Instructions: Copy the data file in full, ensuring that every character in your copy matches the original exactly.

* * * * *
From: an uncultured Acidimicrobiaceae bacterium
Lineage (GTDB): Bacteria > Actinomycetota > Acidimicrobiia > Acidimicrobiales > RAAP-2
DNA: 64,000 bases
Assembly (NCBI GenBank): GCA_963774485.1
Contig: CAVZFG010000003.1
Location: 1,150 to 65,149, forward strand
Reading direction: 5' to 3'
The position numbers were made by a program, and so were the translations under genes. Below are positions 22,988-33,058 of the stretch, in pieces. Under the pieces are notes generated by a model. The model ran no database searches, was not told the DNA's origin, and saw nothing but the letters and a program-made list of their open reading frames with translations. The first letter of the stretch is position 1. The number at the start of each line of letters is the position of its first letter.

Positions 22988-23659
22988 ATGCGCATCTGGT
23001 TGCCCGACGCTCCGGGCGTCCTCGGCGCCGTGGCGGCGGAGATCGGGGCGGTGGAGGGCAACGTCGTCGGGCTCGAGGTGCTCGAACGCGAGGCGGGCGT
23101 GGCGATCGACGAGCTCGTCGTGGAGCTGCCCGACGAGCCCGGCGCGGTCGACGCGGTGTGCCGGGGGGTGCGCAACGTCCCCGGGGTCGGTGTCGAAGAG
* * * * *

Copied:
From: an uncultured Acidimicrobiaceae bacterium
Lineage (GTDB): Bacteria > Actinomycetota > Acidimicrobiia > Acidimicrobiales > RAAP-2
DNA: 64,000 bases
Assembly (NCBI GenBank): GCA_963774485.1
Contig: CAVZFG010000003.1
Location: 1,150 to 65,149, forward strand
Reading direction: 5' to 3'
The position numbers were made by a program, and so were the translations under genes. Below are positions 22,988-33,058 of the stretch, in pieces. Under the pieces are notes generated by a model. The model ran no database searches, was not told the DNA's origin, and saw nothing but the letters and a program-made list of their open reading frames with translations. The first letter of the stretch is position 1. The number at the start of each line of letters is the position of its first letter.

Positions 22988-23659
22988 ATGCGCATCTGGT
23001 TGCCCGACGCTCCGGGCGTCCTCGGCGCCGTGGCGGCGGAGATCGGGGCGGTGGAGGGCAACGTCGTCGGGCTCGAGGTGCTCGAACGCGAGGCGGGCGT
23101 GGCGATCGACGAGCTCGTCGTGGAGCTGCCCGACGAGCCCGGCGCGGTCGACGCGGTGTGCCGGGGGGTGCGCAACGTCCCCGGGGTCGGTGTCGAAGAG